Book Review: The Hunger Games by Suzanne Collins

Whenever I finish a culturally-favored book (especially several years after its peak popularity), I always struggle to write the review. After all, if the majority of my peers and culture adore it, shouldn’t I? But, as many of my long-term readers know, I tend to go against the grain.

I read The Hunger Games by Suzanne Collins in about twenty-four hours. I started it on a Sunday and finished it Monday morning. I was definitely wholly engrossed in the story, even though I realized I had actually read it once already. However, writing this review, I’m struggling to find anything specified that “wow-ed” me about the book.

The world of Panem, where The Hunger Games remind the Districts of their dependency on the Capitol by forcing their children to compete in a lethal battle, is certainly a disturbing dystopian society. In layman’s terms, it’s a world where child murder forces compliance as the government starves its citizens. The shock and awe of The Hunger Games raises the reader’s dopamine levels, encouraging the reader to find out what happens next and crave more of the story.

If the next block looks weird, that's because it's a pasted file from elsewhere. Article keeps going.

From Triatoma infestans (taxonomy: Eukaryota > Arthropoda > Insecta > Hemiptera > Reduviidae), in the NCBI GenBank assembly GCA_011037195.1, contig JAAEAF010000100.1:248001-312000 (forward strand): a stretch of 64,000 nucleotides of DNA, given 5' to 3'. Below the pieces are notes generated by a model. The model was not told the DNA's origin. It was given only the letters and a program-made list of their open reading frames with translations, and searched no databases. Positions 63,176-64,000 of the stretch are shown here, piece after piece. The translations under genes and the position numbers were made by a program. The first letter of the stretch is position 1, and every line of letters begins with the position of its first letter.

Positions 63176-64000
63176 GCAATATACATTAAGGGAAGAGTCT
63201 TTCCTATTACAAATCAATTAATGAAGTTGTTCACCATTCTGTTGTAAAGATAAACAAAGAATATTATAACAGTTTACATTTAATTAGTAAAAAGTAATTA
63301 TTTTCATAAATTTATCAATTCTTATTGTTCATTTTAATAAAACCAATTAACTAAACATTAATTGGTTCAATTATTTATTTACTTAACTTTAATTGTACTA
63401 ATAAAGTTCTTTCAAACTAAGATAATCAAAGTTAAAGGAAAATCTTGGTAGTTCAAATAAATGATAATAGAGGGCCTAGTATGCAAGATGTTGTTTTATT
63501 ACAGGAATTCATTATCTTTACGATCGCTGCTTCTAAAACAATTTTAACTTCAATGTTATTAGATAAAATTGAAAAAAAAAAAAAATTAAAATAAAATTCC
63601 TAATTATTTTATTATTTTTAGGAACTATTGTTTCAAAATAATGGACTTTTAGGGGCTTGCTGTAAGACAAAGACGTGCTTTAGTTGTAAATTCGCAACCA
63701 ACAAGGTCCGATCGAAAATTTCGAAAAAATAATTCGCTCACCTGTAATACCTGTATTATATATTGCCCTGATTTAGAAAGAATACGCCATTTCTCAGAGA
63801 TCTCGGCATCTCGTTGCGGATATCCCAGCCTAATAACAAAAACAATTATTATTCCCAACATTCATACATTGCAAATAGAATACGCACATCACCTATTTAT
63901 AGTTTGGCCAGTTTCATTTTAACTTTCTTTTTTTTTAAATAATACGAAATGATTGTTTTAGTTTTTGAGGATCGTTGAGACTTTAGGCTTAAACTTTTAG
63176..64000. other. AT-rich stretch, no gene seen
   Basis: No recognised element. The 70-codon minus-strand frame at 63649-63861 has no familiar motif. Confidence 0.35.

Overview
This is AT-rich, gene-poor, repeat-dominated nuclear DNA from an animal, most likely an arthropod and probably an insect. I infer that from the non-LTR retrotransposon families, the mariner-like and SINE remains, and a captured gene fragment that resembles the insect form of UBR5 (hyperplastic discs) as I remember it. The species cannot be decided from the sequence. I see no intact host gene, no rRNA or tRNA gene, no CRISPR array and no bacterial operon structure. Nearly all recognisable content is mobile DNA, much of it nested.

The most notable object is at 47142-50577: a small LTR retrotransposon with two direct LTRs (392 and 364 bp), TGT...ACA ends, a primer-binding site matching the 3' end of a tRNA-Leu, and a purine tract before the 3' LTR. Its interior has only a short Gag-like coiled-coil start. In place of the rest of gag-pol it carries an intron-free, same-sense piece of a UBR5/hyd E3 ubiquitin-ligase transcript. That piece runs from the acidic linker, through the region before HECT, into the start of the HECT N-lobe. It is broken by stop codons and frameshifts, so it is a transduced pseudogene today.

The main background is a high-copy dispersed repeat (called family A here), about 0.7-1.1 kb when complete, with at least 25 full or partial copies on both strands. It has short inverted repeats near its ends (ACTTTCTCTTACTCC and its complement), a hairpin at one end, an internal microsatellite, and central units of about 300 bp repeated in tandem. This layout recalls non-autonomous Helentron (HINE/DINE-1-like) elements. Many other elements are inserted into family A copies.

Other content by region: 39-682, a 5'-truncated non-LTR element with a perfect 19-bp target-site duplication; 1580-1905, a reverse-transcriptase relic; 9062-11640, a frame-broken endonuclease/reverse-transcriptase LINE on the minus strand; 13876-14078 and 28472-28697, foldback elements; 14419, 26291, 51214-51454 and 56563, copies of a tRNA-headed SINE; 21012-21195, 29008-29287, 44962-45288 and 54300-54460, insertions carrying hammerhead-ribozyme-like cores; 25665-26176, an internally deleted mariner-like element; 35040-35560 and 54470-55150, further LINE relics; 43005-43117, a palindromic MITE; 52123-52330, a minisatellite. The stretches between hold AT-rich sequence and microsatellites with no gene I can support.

But when I look at the characters – mainly Katniss and Peeta – I don’t necessarily find myself rooting for either of them.